Another study showed a case with a diagnosis of sympathetic empyema that was likely secondary to splenic abscess. Cultures of both sites grew Streptococcus anginosus. The empyema responded well to treatments however the splenic abscess required three weeks of drainage before the abscess resolved. Authors noted that there were no known cases of sympathetic empyema caused by Streptococcus anginosus.[8]


There are several antimicrobial resistant strains of this bacterium. Most Streptococcus milleri strains are resistant to bacitracin and nitrofurazone, and sulfonamides are totally ineffective.[9] However, most strains studied have been shown to be susceptible to penicillin, ampicillin, erythromycin, and tetracycline.[10]


  1. Morita E, Narikiyo M, Yokoyama A, et al. (December 2005). "Predominant presence of Streptococcus anginosus in the saliva of alcoholics". Oral Microbiol. Immunol. 20 (6): 362–5. doi:10.1111/j.1399-302X.2005.00242.x. PMID 16238596.
  2. Jacobs, JA; Schot, CS; Schouls, LM (May 2000). "The Streptococcus anginosus species comprises five 16S rRNA ribogroups with different phenotypic characteristics and clinical relevance". International Journal of Systematic and Evolutionary Microbiology. 50 (3): 1073–9. doi:10.1099/00207713-50-3-1073. PMID 10843047.
  3. 3.0 3.1 Ruoff, KL (January 1988). "Streptococcus anginosus ("Streptococcus milleri"): the unrecognized pathogen". Clinical Microbiology Reviews. 1 (1): 102–8. doi:10.1128/CMR.1.1.102. PMC 358032. PMID 3060239.
  4. Ball, Lyn C.; Parker, M. T. (14 May 2009). "The cultural and biochemical characters of Streptococcus milleri strains isolated from human sources". Journal of Hygiene. 82 (1): 63–78. doi:10.1017/S002217240002547X. PMC 2130127. PMID 762404.
  5. Bert, Frédéric; Lancelin, Morgane Bariou; Zechovsky, Nicole Lambert (1 August 1998). "Clinical Significance of Bacteremia Involving the "Streptococcus milleri" Group: 51 Cases and Review". Clinical Infectious Diseases. 27 (2): 385–387. doi:10.1086/514658. ISSN 1058-4838. PMID 9709892.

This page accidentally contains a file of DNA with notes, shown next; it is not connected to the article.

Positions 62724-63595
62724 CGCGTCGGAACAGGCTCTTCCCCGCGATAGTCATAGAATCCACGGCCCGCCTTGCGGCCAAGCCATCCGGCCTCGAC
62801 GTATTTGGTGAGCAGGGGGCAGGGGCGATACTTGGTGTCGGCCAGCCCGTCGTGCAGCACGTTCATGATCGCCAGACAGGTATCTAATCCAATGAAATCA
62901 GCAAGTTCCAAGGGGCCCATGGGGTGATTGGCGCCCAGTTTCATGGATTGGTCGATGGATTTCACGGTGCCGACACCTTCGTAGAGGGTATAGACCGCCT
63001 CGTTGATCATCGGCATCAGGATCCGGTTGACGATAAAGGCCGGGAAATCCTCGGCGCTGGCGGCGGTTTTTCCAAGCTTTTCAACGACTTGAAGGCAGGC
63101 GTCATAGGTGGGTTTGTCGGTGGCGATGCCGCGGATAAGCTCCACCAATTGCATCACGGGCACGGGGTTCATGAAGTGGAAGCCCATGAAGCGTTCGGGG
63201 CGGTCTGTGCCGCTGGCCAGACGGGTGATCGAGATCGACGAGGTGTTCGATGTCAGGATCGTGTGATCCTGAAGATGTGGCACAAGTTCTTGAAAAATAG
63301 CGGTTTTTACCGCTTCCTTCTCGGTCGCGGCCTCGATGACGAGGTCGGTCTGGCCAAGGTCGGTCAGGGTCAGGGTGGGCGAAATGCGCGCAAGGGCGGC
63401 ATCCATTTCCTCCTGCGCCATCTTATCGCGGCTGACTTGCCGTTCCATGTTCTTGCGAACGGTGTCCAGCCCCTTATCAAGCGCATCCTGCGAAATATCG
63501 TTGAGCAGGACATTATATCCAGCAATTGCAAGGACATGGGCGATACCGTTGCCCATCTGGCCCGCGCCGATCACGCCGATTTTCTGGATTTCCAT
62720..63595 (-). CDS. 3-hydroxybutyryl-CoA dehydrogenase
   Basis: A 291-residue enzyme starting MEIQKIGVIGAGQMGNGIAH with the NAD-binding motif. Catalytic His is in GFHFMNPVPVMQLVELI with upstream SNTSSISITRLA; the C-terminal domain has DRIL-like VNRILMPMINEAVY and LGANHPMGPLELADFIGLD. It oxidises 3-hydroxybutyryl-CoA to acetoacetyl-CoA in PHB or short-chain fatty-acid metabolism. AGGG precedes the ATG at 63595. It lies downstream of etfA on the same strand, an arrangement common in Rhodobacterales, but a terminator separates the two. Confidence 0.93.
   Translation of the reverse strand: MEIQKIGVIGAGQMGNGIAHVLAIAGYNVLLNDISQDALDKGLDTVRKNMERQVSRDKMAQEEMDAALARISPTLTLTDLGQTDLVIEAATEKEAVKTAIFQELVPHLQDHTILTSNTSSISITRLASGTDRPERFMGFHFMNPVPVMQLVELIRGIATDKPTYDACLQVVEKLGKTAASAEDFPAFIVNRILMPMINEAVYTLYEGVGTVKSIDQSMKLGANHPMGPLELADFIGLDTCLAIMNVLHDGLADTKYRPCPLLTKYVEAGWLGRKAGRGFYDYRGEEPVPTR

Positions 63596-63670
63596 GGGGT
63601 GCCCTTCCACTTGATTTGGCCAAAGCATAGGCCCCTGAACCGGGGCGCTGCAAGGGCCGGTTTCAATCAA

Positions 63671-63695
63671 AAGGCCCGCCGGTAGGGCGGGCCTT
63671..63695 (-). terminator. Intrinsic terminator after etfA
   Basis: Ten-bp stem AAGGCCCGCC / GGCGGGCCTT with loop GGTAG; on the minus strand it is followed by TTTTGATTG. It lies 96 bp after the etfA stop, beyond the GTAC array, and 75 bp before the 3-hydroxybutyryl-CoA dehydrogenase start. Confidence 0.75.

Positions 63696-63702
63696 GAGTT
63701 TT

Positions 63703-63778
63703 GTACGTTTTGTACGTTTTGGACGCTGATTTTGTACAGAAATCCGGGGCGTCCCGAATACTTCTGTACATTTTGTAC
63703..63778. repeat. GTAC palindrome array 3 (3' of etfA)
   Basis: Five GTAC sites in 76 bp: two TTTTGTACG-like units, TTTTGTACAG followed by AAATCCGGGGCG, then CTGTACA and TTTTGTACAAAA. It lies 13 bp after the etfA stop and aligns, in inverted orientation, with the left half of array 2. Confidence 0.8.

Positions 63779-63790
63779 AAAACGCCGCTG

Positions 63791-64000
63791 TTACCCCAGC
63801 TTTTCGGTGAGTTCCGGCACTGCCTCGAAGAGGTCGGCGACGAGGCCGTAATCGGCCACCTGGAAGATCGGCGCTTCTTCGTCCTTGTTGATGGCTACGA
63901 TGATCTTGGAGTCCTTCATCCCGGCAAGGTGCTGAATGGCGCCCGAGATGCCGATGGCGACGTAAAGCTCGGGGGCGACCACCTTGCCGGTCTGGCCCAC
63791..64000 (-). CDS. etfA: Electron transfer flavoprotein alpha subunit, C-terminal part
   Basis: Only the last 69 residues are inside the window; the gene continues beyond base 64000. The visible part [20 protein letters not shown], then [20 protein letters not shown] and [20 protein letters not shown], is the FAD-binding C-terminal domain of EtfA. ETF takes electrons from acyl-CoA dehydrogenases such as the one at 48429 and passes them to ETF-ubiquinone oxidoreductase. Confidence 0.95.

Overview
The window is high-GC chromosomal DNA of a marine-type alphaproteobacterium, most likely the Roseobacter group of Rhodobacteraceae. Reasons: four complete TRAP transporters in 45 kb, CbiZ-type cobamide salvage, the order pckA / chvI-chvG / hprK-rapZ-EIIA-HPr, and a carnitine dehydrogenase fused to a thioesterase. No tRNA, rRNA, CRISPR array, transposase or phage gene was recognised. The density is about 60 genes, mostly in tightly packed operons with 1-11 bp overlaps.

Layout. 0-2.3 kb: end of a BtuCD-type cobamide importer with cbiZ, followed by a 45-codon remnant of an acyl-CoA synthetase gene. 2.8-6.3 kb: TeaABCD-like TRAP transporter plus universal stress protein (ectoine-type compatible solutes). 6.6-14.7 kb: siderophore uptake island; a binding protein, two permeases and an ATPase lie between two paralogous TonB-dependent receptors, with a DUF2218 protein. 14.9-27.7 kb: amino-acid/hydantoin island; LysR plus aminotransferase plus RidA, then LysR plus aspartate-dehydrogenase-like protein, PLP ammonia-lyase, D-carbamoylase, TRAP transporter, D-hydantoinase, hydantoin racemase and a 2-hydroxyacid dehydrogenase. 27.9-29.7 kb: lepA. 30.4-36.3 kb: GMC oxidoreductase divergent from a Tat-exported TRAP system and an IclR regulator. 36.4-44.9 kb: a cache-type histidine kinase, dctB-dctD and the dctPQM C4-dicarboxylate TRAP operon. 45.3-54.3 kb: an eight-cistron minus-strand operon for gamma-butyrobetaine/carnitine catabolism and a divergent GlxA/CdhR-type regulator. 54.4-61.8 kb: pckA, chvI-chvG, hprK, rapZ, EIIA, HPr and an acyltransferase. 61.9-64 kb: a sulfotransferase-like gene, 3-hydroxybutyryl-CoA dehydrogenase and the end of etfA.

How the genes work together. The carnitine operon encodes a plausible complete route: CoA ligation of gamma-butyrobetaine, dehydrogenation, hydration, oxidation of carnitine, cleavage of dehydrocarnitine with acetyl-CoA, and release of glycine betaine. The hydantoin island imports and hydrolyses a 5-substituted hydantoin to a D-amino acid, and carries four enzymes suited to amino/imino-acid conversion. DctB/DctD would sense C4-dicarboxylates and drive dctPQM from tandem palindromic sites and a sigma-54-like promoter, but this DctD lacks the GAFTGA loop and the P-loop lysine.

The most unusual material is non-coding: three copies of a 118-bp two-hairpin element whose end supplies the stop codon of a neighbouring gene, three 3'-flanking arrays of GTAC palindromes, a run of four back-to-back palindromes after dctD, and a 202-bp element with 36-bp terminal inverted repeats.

6. Rawla, P; Vellipuram, AR; Bandaru, SS; Pradeep Raj, J (December 2017). "Colon Carcinoma Presenting as Streptococcus anginosus Bacteremia and Liver Abscess". Gastroenterology Research. 10 (6): 376–379. doi:10.14740/gr884w. PMC 5755642. PMID 29317948.
  7. Yilmaz, hava (1 June 2012). "Liver abscess associated with an oral flora bacterium Streptococcus anginosus". Journal of Microbiology and Infectious Diseases. 2 (1): 33–35. doi:10.5799/ahinjs.02.2012.01.0039.
  8. Wissa, Raschke, Mathew. "Sympathetic Empyema Arising from Streptococcus anginosus Splenic Abscess." Southwest Journal of Pulmonary and Critical Care. 2012. Vol. 4, pp48-50
  9. Poole, P M; Wilson, G (1 August 1976). "Infection with minute-colony-forming beta-haemolytic streptococci". Journal of Clinical Pathology. 29 (8): 740–745. doi:10.1136/jcp.29.8.740. PMC 476157. PMID 956456.
  10. Shlaes; et al. (1981). "Infections due to Lancefield group F and related streptococci". Medicine (Baltimore). 60 (3): 197–207. doi:10.1097/00005792-198105000-00003. PMID 7231153.